As I always say, if you are not a happy service-provider then why would I want to hire you?  If you think the answer is because you are smart, then think again.  With life being so complicated these days, we only want to hire someone who makes us happy or joyful.  If I’m spending money on you, then you better make me happy because I assume you can get the substantive job done- like many other professionals out there trying to get me to hire them, too.

As for artists, I always recommend expressing themselves through music that reflects their joy and happiness.  I guarantee them that their music will sell.  Pharrell displays that very well, given “Happy” is climbing the charts fast.  Same concept applies to actors- if they only knew how unhappy they often come across to their fan base….and if we only gave an Oscar for happiest actor….

So stop and ask yourself: Am I happy?  Do I come across as a personal brand that can make my clients and prospects happy?  If not, what are you going to do about it?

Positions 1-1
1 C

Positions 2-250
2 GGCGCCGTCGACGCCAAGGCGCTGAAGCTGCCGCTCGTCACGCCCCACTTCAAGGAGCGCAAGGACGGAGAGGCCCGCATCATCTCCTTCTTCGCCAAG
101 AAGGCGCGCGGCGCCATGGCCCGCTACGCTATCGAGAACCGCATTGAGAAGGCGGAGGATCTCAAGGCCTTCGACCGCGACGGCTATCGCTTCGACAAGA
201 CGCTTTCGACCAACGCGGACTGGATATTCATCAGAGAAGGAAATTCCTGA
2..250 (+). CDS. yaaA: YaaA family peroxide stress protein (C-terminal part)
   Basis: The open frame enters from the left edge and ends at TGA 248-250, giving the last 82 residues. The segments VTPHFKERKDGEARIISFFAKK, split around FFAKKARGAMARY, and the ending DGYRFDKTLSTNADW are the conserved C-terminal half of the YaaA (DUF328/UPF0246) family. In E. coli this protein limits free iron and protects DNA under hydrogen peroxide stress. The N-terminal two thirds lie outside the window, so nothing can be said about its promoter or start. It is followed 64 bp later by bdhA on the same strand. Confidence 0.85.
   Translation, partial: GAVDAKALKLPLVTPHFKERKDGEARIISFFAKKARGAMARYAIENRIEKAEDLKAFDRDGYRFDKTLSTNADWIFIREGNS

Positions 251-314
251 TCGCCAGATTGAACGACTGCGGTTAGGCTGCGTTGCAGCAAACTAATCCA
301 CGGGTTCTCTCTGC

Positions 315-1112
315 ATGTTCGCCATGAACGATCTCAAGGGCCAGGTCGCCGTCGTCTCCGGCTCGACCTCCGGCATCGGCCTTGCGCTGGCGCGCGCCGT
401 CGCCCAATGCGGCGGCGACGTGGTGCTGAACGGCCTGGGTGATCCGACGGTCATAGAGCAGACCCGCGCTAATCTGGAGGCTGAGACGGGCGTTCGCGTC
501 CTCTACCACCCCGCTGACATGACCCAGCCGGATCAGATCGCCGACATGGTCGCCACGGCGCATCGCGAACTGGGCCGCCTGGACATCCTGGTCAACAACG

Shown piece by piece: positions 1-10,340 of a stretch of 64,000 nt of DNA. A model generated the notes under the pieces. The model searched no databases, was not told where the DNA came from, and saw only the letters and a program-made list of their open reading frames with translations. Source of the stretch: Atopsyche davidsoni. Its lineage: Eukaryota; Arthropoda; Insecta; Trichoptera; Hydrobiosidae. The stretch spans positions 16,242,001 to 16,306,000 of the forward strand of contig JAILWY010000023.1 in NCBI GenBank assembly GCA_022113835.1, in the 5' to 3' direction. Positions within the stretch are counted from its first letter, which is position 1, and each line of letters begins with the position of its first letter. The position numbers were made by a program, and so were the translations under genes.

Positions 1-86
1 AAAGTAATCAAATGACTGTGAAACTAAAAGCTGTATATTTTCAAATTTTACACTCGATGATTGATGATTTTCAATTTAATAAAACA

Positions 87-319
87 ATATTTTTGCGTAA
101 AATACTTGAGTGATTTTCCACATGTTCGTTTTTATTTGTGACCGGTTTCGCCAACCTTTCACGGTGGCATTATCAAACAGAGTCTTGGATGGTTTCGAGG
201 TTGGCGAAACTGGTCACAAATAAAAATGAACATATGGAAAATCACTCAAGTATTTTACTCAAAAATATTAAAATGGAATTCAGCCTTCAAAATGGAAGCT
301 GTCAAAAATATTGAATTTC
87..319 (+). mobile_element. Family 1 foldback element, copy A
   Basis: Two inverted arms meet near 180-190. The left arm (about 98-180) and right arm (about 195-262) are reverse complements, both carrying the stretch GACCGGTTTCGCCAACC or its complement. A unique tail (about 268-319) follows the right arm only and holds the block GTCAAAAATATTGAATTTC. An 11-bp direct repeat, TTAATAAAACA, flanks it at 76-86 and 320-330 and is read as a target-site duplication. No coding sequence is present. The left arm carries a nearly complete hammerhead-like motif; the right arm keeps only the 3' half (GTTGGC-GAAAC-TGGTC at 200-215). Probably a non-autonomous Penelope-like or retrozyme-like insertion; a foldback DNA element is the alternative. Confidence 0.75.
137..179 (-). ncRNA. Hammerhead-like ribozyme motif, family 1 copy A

Just read some of the lyrics for yourself and see if your mood gets elevated and you become well, happier!


Because I’m happy
Clap along if you feel like a room without a roof
Because I’m happy
Clap along if you feel like happiness is the truth
Because I’m happy
Clap along if you know what happiness is to you
Because I’m happy
Clap along if you feel like that’s what you wanna do

[Verse 2:]
Here come bad news talking this and that, yeah,
Well, give me all you got, and don’t hold back, yeah,
Well, I should probably warn you I’ll be just fine, yeah,
No offense to you, don’t waste your time